Woodhull was a woman of many firsts: she along with her sister were the first female stockbrokers on Wall Street, they also were the first women to establish their own weekly newspaper and she also was the first woman to run for president of the United States of America.

However Vic had it tough living the thug lyf as a child. At 11, she had only 3 years of formal education under her belt before being forced to leave her hometown with her family. Daddy Claflin had just tried to pull a scam by burning down the family’s heavily insured gristmill. An angry mob chased him away and the rest of the family soon followed after him.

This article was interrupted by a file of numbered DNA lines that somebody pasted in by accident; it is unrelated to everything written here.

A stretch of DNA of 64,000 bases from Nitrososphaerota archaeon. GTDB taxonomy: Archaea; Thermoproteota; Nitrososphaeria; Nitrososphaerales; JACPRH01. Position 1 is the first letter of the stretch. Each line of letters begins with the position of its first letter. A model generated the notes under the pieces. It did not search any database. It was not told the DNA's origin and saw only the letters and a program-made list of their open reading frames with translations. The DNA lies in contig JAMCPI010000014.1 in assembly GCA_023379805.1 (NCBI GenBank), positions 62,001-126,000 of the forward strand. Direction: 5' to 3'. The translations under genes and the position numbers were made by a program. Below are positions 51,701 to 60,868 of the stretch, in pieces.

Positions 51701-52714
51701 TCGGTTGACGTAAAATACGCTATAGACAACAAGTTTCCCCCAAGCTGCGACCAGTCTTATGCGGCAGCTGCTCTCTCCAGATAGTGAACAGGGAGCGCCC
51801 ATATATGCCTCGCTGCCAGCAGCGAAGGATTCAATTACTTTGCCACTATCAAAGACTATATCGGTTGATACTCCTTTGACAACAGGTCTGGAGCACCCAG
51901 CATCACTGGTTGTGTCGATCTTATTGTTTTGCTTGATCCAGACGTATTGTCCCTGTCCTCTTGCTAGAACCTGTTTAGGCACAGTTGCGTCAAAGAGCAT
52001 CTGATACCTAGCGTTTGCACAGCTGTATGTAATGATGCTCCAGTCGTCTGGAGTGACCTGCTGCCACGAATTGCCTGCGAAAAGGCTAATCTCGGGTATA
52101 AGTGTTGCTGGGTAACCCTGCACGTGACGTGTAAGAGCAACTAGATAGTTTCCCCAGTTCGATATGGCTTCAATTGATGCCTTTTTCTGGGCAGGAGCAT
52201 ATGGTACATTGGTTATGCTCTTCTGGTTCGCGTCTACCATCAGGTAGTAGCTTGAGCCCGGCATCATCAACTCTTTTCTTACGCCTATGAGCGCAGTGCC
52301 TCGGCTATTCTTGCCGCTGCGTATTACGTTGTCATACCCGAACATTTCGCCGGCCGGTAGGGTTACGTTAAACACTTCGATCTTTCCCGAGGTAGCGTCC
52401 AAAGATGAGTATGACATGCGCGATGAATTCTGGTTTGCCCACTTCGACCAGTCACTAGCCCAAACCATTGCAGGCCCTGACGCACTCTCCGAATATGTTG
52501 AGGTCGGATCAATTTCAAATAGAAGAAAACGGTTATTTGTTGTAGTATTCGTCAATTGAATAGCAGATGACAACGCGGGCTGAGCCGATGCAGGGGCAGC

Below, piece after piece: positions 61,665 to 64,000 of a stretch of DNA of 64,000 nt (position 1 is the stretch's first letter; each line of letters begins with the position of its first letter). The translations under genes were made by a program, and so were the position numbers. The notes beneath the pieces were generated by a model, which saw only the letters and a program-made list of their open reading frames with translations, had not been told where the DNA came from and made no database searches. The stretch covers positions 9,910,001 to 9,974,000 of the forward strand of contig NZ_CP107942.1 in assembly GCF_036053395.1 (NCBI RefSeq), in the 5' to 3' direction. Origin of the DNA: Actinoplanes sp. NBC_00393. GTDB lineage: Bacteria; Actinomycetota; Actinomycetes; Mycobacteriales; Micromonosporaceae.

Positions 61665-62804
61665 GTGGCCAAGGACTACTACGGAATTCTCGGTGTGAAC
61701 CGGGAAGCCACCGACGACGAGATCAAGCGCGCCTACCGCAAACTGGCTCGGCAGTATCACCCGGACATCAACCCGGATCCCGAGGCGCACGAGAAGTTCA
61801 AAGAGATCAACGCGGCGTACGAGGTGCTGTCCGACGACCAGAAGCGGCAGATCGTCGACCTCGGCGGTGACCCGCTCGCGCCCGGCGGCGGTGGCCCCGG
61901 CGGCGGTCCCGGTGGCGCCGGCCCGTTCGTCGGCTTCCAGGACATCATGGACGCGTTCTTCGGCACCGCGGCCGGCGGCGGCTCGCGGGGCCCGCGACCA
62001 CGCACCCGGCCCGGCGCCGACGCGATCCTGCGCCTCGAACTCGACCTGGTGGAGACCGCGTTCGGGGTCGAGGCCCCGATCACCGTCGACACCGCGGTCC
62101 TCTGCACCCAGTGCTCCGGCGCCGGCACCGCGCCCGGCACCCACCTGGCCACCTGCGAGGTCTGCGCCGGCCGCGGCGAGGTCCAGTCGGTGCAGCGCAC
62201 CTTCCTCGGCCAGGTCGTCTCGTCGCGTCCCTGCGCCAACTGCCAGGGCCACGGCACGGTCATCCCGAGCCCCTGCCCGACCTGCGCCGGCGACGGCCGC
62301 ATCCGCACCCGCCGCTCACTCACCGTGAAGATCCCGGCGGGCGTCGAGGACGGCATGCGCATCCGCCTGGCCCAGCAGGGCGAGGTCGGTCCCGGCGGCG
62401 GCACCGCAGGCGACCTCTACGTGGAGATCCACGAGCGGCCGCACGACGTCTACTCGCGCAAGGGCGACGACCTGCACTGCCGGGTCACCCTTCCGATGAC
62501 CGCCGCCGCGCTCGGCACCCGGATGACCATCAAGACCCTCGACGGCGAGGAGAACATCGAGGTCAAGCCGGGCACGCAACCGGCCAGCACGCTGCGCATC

At the age of 10, she had allegedly had visions of Greek statesman and orator of 4th century Athens where he appeared as her patron saint. Her sister Tenessee also claimed to have ‘second sight’. Instead of telling his daughters to shut up and wash the family wagon like any other respectable parent, Mr. Claflin thought gee. What a business opportunity. A new cosmos of possibility opened up to him. His shameless igniting of the family business had only been a trial; this was clearly where the Clafs’ future was. Being the fantastic individual he was, he changed his name to “Dr. R.B. Claflin, American King of Cancers” (I shit you not) before embarking along with the family on a travelling medicine roadshow where Victoria and her sister made their fortunes as boppy spiritualist healers. This is to me sounds like a supreme childhood: they were telling fortunes, hosting séance sessions, telling people they were supernatural and shit. The modern adolescent’s job, diminishing away behind a fast food counter just pales in comparison. This was in a time when formal medical training and licensing were not required so naturally the Claflins were taking prime advantage of the situation.